History of Literature


Eastern Literature

Arabic Literature


Ahmad ibn-al-Husayn al-Mutanabbi


Abou-t-Tayyib Ahmad ibn al-Husayn al-Mutanabbi (Arabic: أبو الطيب احمد بن الحسين المتنبّي‎) ‎ (915 – 23 September 965) was an Arab (Iraqi-born) poet. He is regarded as one of the greatest poets in the Arabic language. Most of his poetry revolves around praising the kings he visited during his lifetime. Some consider his 326 poems to be a great representation of his life story. He started versifying when he was nine years old. He is well known for his sharp intelligence and witness. Al-Mutanabbi had a great pride in himself through his poetry. Among the topics he discussed were courage, the philosophy of life, and the description of battles. Many of his poems were and still are widely spread in today's Arab world and are considered to be proverbial.

His great talent brought him very close to many leaders of that time. He praised those leaders and kings in return for money and gifts. His powerful and honest poetic style earned great popularity in his time.

Al-Mutanabbi was born in the town of Kufah in Iraq, he was a son of water carrier. In his youth, Al-Mutanabbi was educated in Syria Damascus. His nickname Al-Mutanabbi means "The one who wants to become a Prophet", the reason for this controversial nickname is not entirely known, some say that he climed to be the predecessor of prophet Saleh. Others claim it is his political activities that won the young poet the unusual nickname when he lead a revolutionary movement in his home town in 932. The revolt was suppressed and the young man was imprisoned. It is during this period that he began to write his first known poems. Al-Mutanabbi had great political ambitions to be Wali, to fulfill his ambitions he joined the courts of Sayf al-Daula and Abu al-Misk Kafur but his ambitions failed.

Al-Mutanabbi lived at the time when the Abbasid Caliphate started coming apart, many of the states in the islamic world became politically and militarily independent from the weak Abbasid Caliphate. Chief among those states was the Emirate of Aleppo. Ruling this greatly independent state at the time of Al-Mutanabbi was Sayf al-Daula.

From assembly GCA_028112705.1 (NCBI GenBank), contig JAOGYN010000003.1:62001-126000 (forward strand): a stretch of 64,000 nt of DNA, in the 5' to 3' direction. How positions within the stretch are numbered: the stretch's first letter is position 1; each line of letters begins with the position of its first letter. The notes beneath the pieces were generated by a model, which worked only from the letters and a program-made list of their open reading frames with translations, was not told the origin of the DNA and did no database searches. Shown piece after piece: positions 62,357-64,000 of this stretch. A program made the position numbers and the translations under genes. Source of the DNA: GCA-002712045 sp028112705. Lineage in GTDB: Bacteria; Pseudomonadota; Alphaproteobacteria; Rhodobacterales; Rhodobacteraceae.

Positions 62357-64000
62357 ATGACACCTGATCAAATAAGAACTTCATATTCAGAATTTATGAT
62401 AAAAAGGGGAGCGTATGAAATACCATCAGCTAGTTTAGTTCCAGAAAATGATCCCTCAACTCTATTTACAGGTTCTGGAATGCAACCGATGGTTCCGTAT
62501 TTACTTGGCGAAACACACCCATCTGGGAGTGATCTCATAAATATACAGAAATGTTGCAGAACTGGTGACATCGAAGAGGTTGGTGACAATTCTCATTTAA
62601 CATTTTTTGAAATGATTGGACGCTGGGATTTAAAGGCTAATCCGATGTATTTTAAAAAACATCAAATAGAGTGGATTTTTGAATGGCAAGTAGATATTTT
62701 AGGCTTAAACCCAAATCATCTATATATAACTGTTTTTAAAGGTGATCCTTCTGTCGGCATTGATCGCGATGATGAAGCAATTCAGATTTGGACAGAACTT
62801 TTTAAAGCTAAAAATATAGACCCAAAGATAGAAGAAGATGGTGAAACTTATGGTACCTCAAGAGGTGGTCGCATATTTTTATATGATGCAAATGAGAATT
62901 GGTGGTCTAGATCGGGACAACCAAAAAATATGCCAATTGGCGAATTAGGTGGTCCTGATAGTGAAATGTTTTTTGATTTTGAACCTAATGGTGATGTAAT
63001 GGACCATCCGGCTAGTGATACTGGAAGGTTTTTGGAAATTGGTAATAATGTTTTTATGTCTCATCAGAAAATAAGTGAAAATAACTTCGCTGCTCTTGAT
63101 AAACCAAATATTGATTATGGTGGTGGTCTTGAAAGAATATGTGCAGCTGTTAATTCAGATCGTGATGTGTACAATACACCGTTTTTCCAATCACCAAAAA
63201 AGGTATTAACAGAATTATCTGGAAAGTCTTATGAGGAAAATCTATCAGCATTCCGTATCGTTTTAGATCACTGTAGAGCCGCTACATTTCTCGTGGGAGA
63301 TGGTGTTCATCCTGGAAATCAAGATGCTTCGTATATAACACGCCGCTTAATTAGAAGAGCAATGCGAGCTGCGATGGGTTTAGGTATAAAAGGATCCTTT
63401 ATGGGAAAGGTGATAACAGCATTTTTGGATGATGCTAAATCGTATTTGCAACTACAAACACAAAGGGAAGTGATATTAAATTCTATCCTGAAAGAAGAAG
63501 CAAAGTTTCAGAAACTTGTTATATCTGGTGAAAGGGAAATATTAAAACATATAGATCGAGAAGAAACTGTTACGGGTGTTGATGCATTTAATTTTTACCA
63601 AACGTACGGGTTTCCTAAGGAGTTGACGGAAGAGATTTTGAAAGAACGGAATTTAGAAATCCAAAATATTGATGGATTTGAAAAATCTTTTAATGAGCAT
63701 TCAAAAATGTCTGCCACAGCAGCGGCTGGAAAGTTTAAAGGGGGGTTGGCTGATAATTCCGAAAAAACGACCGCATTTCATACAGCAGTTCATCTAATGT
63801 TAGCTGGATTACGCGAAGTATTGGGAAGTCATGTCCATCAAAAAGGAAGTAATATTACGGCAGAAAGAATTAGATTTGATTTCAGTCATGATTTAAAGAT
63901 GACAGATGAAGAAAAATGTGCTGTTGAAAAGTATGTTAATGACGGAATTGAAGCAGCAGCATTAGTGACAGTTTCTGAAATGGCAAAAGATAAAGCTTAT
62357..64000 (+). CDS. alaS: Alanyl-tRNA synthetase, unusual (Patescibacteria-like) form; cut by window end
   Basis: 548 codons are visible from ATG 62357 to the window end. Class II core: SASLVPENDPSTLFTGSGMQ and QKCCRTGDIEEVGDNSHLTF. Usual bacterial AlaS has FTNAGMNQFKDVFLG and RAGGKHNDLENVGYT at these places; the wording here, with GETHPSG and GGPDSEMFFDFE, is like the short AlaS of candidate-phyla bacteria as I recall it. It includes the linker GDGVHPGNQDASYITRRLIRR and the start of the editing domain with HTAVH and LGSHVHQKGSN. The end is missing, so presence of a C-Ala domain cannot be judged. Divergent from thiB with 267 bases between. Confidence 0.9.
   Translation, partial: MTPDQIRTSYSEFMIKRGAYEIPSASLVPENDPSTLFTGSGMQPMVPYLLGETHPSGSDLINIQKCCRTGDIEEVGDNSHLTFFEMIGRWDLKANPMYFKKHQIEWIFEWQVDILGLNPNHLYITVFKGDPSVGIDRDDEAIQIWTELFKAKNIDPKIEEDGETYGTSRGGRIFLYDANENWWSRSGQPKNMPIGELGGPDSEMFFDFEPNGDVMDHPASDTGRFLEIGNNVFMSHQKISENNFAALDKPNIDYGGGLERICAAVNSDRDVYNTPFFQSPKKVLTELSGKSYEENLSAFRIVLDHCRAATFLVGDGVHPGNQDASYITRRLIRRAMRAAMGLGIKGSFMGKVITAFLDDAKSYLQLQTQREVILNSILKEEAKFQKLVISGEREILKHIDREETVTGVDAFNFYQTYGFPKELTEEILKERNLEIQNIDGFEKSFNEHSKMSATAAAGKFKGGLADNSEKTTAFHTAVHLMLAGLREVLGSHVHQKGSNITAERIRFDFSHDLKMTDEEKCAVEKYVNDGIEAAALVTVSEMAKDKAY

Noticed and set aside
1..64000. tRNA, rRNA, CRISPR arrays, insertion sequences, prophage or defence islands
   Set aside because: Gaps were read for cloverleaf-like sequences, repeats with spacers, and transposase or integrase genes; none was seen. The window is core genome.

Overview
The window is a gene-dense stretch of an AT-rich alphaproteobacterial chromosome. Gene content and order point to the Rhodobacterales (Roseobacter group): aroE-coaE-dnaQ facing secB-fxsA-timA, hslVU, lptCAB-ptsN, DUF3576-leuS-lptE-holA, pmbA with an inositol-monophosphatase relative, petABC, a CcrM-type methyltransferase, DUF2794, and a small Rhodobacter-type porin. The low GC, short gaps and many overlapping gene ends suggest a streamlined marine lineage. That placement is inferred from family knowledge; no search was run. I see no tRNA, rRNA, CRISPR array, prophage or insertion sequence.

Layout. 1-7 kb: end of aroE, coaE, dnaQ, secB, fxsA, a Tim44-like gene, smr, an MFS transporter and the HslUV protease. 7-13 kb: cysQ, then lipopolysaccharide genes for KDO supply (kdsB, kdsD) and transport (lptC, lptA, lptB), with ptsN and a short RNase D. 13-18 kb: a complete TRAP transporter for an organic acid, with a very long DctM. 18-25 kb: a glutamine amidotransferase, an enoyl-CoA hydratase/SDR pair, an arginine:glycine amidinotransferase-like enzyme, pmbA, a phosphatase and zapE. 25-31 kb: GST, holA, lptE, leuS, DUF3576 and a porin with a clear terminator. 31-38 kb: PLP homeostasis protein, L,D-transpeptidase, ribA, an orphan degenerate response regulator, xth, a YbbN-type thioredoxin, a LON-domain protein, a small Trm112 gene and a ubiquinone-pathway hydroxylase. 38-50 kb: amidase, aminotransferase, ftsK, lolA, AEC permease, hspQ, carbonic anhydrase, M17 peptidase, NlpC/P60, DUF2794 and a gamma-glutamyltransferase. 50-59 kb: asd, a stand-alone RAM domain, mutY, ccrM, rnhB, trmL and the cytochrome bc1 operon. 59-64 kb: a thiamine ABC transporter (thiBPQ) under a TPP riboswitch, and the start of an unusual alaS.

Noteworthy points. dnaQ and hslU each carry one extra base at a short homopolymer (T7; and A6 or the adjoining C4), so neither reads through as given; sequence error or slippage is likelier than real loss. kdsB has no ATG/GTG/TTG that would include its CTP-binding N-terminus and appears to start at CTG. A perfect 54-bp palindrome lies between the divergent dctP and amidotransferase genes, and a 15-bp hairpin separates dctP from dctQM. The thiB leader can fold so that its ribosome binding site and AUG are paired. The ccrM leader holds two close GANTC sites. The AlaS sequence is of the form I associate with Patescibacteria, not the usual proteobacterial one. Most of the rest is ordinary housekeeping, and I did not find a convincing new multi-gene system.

Al-Mutanabbi joined the court of Sayf al-Daula in 948. Sayf al-Daula was greatly concerned with fighting the Byzantine Empire in Asia minor where Al-Mutanabbi fought along side him. During his nine years stay at Sayf al-Daula's court, Al-Mutanabbi versified his greatest and most famous poems.

During his stay in Aleppo, great rivalry occur between Al-Mutanabbi and many scholars and poets in Sayf al-Daula's court, one of those poets was Abu Firas al-Hamdani, Sayf al-Daula's cousin. In addition, Al-Mutanabbi lost Sayf al-Daula's favor because of his political ambition to be Wali. Al-Mutanabbi had no other choice but to leave Aleppo heading toward Egypt.

Al-Mutanabbi joined the court of Abu al-Misk Kafur, but the latter did not bestow the visiting poet as he expected. At that time Al-Mutanabbi realized that his hopes of becoming Wali were not going to be materialized so he left Egypt in 960. After leaving Egypt he heavily criticized Abu al-Misk Kafur with very satirical poems. As a result of those poems Abu al-Misk Kafur will always be associated with those satirical poems throughout history.

Al-Mutanabbi was killed because one of his poems that contained great insult to a man called Dhaba al-Alasdi (Arabic: ضبة الأسدي). Dhaba along with his Uncle Fatik al-Alasdi (Arabic: فاتك الأسدي) determined to kill Al-Mutanabbi because of that poem with contained a great insult for his nephew, they managed to intercept Al-Mutanabbi, his son Muhassad Arabic: محسد), and his servant near Bagdad and killed them all in 965.


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